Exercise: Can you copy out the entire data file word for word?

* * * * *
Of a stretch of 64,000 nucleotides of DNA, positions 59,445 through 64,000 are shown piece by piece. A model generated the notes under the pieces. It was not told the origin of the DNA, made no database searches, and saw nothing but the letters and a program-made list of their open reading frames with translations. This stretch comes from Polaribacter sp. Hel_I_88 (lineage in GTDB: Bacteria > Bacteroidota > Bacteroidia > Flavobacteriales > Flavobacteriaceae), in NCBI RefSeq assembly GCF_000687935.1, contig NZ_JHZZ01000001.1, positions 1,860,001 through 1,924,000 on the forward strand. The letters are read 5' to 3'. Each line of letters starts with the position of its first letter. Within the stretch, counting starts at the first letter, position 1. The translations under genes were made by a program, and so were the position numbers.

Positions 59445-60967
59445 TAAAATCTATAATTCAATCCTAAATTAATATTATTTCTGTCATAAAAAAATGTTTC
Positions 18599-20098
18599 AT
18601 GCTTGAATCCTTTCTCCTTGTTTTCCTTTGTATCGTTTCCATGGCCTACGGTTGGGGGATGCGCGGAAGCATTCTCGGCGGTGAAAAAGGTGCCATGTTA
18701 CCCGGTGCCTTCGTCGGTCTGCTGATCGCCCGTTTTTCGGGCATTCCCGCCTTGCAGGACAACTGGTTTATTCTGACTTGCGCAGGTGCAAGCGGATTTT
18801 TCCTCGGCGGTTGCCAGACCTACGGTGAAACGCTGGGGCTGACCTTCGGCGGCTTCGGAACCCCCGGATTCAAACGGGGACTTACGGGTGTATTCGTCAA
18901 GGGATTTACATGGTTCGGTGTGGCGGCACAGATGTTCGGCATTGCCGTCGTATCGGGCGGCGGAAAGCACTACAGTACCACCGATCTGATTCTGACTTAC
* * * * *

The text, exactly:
Of a stretch of 64,000 nucleotides of DNA, positions 59,445 through 64,000 are shown piece by piece. A model generated the notes under the pieces. It was not told the origin of the DNA, made no database searches, and saw nothing but the letters and a program-made list of their open reading frames with translations. This stretch comes from Polaribacter sp. Hel_I_88 (lineage in GTDB: Bacteria > Bacteroidota > Bacteroidia > Flavobacteriales > Flavobacteriaceae), in NCBI RefSeq assembly GCF_000687935.1, contig NZ_JHZZ01000001.1, positions 1,860,001 through 1,924,000 on the forward strand. The letters are read 5' to 3'. Each line of letters starts with the position of its first letter. Within the stretch, counting starts at the first letter, position 1. The translations under genes were made by a program, and so were the position numbers.

Positions 59445-60967
59445 TAAAATCTATAATTCAATCCTAAATTAATATTATTTCTGTCATAAAAAAATGTTTC
Positions 18599-20098
18599 AT
18601 GCTTGAATCCTTTCTCCTTGTTTTCCTTTGTATCGTTTCCATGGCCTACGGTTGGGGGATGCGCGGAAGCATTCTCGGCGGTGAAAAAGGTGCCATGTTA
18701 CCCGGTGCCTTCGTCGGTCTGCTGATCGCCCGTTTTTCGGGCATTCCCGCCTTGCAGGACAACTGGTTTATTCTGACTTGCGCAGGTGCAAGCGGATTTT
18801 TCCTCGGCGGTTGCCAGACCTACGGTGAAACGCTGGGGCTGACCTTCGGCGGCTTCGGAACCCCCGGATTCAAACGGGGACTTACGGGTGTATTCGTCAA
18901 GGGATTTACATGGTTCGGTGTGGCGGCACAGATGTTCGGCATTGCCGTCGTATCGGGCGGCGGAAAGCACTACAGTACCACCGATCTGATTCTGACTTAC